By definition, a magnet is something that attracts—and in keeping with this concept, a magnet school is designed to draw in students from across the city who otherwise would not be attracted to the school. In the Chicago Public Schools, 52 magnet schools are located throughout the city—including five that were recently approved by the Chicago Board of Education.
The five new magnet schools are:
- Sir Miles Davis Magnet Academy, 6730 S. Paulina
- Disney II Magnet School, 3815 N. Kedvale Ave.
- Kershaw Magnet School, 6450 S. Lowe Ave.
- LaSalle II Magnet School, 1148 N. Honore St.
- Mayer Magnet School, 2250 N. Clifton Ave.
The schools will offer a variety of specialty programs for elementary-level students, including a Children’s Engineering Program, the first of its kind at CPS. This initiative, which will be offered at Sir Miles Davis Magnet Academy, will provide students with the opportunity to work together in collaborative groups on engineering design challenges, projects, and activities, requiring them to define problems, research, construct, analyze, and communicate solutions.
“The students will love the engineering focus and problem-based learning approach that this school offers,” said Stephanie Williams, assistant principal at Sir Miles Davis Magnet Academy. “Along with the problem-based learning methodology, the engineering program is very hands-on and will accommodate diverse learners.”
According to Sir Miles Davis principal Maxine Toliver, the program is expected to have a significant impact on students in a variety of areas, including teaching them to think independently, develop deeper critical thinking skills, work cooperatively, become better problem-solvers, widen their horizons for careers, and “think outside the box.”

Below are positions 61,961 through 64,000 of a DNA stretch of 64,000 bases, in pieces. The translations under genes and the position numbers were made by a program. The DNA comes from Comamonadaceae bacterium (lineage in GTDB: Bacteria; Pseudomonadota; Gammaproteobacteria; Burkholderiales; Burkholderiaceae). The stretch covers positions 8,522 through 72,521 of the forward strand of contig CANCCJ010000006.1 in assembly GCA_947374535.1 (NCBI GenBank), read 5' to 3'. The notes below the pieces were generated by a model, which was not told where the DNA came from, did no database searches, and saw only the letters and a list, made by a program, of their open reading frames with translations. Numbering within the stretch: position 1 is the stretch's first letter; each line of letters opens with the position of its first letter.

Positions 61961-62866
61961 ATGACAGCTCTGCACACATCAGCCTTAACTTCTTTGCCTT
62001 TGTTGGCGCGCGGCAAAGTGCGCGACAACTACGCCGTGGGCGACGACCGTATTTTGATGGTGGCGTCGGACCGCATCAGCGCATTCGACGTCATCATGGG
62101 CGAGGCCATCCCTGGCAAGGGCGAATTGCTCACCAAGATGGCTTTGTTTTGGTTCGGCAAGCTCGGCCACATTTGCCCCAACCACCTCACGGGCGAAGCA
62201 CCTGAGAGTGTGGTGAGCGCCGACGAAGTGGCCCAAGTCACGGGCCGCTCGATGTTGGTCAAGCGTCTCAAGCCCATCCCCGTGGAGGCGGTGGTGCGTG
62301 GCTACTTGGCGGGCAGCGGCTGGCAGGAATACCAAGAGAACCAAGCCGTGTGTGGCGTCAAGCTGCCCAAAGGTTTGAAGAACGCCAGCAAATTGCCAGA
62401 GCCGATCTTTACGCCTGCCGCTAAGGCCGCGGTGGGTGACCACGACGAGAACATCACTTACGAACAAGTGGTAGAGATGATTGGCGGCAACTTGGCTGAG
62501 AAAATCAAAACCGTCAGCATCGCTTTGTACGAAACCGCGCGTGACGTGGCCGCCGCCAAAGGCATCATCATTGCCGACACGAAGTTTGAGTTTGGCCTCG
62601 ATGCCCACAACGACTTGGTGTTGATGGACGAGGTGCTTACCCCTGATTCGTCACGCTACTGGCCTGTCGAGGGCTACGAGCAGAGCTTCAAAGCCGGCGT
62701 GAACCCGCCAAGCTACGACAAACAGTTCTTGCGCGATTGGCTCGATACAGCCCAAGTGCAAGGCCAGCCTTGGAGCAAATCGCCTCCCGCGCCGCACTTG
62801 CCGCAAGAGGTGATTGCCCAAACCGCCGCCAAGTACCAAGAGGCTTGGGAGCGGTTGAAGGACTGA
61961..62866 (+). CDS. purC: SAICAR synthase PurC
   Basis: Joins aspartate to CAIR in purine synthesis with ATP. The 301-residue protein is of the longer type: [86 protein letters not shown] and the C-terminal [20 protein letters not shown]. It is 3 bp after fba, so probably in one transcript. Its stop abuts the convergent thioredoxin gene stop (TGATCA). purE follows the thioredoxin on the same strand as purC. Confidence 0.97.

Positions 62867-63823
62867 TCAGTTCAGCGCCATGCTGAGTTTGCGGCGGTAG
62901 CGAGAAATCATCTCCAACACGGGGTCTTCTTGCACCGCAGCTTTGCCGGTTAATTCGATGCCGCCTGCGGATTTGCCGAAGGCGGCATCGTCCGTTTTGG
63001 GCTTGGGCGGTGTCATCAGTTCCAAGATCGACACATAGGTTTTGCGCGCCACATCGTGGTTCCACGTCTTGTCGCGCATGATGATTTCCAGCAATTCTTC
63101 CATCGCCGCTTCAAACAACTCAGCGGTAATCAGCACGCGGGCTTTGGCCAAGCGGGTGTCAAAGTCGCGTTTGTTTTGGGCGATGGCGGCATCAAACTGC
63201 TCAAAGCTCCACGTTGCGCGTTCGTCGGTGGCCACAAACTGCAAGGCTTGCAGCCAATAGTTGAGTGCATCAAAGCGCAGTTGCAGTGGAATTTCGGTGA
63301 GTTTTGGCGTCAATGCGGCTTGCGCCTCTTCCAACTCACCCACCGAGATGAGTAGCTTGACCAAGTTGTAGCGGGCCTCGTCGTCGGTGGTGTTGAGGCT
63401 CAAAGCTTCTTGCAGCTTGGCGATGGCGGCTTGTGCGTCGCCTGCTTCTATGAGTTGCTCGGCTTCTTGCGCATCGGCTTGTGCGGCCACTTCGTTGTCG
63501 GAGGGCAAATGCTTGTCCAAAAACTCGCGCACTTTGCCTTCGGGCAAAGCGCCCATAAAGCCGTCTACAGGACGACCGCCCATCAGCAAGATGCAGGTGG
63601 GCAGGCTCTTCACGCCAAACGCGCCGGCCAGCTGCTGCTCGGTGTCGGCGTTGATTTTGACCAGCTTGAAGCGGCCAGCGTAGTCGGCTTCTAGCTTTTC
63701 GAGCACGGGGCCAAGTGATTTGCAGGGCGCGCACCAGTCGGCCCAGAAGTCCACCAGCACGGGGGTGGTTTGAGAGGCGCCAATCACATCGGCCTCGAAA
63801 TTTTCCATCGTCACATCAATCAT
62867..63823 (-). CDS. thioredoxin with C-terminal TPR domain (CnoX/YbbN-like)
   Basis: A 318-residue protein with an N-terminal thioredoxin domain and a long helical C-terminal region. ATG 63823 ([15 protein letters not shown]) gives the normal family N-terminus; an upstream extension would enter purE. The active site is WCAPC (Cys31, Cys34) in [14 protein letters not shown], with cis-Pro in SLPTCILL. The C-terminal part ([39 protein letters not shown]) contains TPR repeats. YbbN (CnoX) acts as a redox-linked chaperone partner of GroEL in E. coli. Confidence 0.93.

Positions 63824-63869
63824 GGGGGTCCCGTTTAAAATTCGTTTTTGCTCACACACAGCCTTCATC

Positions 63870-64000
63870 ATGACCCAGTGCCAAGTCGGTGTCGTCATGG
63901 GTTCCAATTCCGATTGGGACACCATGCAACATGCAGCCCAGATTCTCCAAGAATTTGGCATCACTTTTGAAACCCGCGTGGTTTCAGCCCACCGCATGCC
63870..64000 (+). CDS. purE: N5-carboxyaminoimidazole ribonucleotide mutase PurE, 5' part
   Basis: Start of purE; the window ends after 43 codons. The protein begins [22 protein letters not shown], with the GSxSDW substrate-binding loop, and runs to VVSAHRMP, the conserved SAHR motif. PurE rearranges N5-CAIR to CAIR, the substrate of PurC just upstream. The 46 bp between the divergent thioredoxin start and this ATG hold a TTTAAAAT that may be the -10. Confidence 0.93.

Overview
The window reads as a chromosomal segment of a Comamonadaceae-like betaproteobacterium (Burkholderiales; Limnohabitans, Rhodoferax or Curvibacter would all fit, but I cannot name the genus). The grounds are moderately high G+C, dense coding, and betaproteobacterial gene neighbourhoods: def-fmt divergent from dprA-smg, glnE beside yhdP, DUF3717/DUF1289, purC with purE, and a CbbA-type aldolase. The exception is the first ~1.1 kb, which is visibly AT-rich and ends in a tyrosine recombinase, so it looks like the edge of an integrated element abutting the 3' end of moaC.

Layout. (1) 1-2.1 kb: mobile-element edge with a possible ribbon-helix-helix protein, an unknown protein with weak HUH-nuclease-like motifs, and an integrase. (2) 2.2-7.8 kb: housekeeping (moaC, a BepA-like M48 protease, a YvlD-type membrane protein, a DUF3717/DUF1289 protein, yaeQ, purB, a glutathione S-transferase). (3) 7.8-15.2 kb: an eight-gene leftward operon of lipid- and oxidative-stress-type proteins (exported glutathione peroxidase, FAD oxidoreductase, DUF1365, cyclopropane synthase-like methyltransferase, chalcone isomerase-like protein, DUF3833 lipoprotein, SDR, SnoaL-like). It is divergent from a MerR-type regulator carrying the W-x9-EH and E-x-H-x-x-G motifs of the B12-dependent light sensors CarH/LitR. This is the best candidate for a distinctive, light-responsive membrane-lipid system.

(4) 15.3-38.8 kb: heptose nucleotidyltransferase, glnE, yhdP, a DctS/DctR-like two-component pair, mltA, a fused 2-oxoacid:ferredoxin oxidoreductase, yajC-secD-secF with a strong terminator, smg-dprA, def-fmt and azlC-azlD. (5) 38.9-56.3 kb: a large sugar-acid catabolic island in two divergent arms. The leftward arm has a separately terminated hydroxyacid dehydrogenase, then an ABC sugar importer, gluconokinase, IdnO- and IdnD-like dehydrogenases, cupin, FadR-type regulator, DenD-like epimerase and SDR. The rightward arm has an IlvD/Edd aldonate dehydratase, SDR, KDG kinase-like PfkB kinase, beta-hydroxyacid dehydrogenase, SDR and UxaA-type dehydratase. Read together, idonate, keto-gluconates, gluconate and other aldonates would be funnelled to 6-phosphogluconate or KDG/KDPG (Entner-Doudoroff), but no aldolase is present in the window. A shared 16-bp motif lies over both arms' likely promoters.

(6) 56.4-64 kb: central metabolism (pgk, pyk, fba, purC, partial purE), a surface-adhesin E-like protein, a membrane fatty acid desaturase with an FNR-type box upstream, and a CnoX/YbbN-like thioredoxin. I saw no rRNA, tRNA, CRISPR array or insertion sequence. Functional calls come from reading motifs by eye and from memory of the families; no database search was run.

Two of the new magnet schools will offer International Baccalaureate (IB) Programmes. Kershaw will offer the IB Primary Years Programme for students in kindergarten to fifth grade, and both Kershaw and Mayer will offer the IB Middle Years Programme for students in grades six to eight. The IB Primary Years Programme fosters the development of the child, and the IB Middle Years Programme emphasizes an international and global perspective.
In addition to the IB Middle Years Programme for upper-grade students, Mayer will also offer the Montessori Program for students in pre-k to fifth grade. According to Michelle Frazier, grants manager for the CPS Office of Academic Enhancement, this program “stresses global peace that begins with each individual, but spreads to the larger community.”
The two remaining magnet schools, Disney II and LaSalle II, are also known as replication schools. They are designed to emulate the successful programs offered at Disney Magnet School and LaSalle Language Academy. Disney II will use differentiated instruction and integrate the subject areas of fine arts and technology to enrich the academic program. LaSalle II will offer students the opportunity to acquire proficiency in Chinese or Spanish. Starting in September, the magnet programs at Disney II and LaSalle II will serve students in kindergarten to second grade; an additional grade will be added each year until the schools serve up to eighth grade.
“The new magnet schools allow parents in the various communities to have more options as to the type of school their children attend,” said Frazier. “These schools extend the types of curriculum that are offered and allow parents to find the best educational fit for their child based on interest.”
Four of the five magnet schools are partially funded through a $10.1 million grant received through the federal Magnet Schools Assistance Program. Parents and students interested in the new magnet schools for the 2009-10 school year may submit Options for Knowledge applications this fall, between Oct. 1 and Dec.19. Students are randomly selected for available spaces through a computerized lottery. For more information, contact the Office of Academic Enhancement at (773) 553-2060.